Band Concert Review
Prince: The Passion of Prince
April 10, 2004, Champaign, Illinois, Assembly Hall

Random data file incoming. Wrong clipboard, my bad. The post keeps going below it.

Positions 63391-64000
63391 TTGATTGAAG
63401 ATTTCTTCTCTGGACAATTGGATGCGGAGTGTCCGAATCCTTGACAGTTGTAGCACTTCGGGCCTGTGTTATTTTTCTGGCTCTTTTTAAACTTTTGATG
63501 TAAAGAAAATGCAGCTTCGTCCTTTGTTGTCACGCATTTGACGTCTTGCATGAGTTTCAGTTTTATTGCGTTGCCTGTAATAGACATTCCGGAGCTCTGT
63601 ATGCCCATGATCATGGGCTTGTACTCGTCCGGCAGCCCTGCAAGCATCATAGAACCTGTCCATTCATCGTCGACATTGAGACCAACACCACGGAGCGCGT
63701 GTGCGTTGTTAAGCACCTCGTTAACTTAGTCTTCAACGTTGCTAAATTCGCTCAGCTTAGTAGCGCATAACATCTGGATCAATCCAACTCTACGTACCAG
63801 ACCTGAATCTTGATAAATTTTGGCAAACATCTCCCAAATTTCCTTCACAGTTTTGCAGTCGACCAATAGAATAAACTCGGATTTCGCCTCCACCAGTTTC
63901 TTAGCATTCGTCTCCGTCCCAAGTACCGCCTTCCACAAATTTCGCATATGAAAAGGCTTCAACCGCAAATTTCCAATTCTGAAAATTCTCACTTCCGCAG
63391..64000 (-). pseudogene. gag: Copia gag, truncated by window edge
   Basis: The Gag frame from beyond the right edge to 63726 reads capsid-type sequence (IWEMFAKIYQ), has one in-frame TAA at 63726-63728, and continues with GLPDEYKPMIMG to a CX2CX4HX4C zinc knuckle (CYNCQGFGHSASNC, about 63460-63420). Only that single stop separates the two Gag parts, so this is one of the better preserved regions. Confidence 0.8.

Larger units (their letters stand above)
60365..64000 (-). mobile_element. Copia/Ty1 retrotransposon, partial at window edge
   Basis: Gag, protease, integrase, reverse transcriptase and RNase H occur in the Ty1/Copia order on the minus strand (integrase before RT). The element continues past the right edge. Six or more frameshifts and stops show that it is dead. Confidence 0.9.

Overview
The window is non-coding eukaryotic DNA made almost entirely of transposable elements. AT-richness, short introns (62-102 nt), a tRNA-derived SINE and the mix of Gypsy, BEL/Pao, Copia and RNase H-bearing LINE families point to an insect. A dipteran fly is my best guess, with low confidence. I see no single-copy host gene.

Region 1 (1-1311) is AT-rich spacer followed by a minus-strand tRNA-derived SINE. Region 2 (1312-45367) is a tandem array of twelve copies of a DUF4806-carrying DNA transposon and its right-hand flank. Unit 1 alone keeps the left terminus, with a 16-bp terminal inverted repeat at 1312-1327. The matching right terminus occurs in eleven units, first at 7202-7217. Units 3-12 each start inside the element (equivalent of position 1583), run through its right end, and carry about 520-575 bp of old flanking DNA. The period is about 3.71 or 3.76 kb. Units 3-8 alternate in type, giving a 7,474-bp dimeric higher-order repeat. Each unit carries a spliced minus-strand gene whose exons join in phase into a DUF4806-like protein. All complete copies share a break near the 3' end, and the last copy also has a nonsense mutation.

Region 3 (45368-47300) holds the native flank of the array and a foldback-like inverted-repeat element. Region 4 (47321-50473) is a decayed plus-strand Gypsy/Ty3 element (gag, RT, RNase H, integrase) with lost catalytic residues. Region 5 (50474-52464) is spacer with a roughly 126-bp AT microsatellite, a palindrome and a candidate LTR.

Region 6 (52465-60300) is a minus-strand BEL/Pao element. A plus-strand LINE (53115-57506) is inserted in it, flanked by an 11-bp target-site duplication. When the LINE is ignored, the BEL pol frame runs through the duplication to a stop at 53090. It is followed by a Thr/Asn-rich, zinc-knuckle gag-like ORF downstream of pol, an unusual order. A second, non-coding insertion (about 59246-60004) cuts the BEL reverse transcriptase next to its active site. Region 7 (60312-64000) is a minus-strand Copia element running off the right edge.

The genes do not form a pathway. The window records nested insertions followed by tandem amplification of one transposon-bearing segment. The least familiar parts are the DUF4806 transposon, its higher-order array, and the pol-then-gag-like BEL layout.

I had never seen Prince live before so I decided to catch one of the first stops of his recent tour, two hours outside of Chicago. It was worth the trip because I found myself in the fourth row right by the stage where his purple majesty would shortly begin his service. Shortly after 8pm, the time had arrived for the purpled one to take center stage. We were treated to a collage of video clips of his career, and the induction speech given by Alicia Keys at this years Rock 'N Roll Hall of Fame. Once it was over, his band, the NPG, jammed away into the opener, "Musicology", the title track from his new album (which is given to everyone as a free gift who attends the show). His new material, while not as revolutionary as many people say it is, is stripped back and more accessible than his jazz-funk experimentations of the last few years. "Musicology" was the perfect opener as it set the tone for the entire night. After this opening number I heard fourteen words that changed the temperature in the arena: "Dearly beloved, we are gathered here today to get through this thing called life". From that moment on, the crowd and performer went full speed ahead into overdrive into a rigorous whirlwind that would not give up. "Let's Go Crazy" was the first of the "Purple Rain" sequence giving the crowd a feeling just like a hit of a potent drug, except no chemicals were being sold on this college campus, the only thing stimulating people's minds were the music penetrating our ears. "I Would Die 4 U", "When The Doves Cry" and "Baby I'm A Star" were all played in sequence. This opening medley set the stage for what may arguably be the best tour of 2004. During these opening numbers Prince was all over the in-the-round stage and gave the fans more than they could have hoped for. It's one thing to play your biggest hits and another to deliver them with vigor. He could have slept through these numbers as their history sell themselves, but he was out there, upfront and interacting with the crowd making them a part of the show. He recognizes the audience as an element as essential to the concert as he is.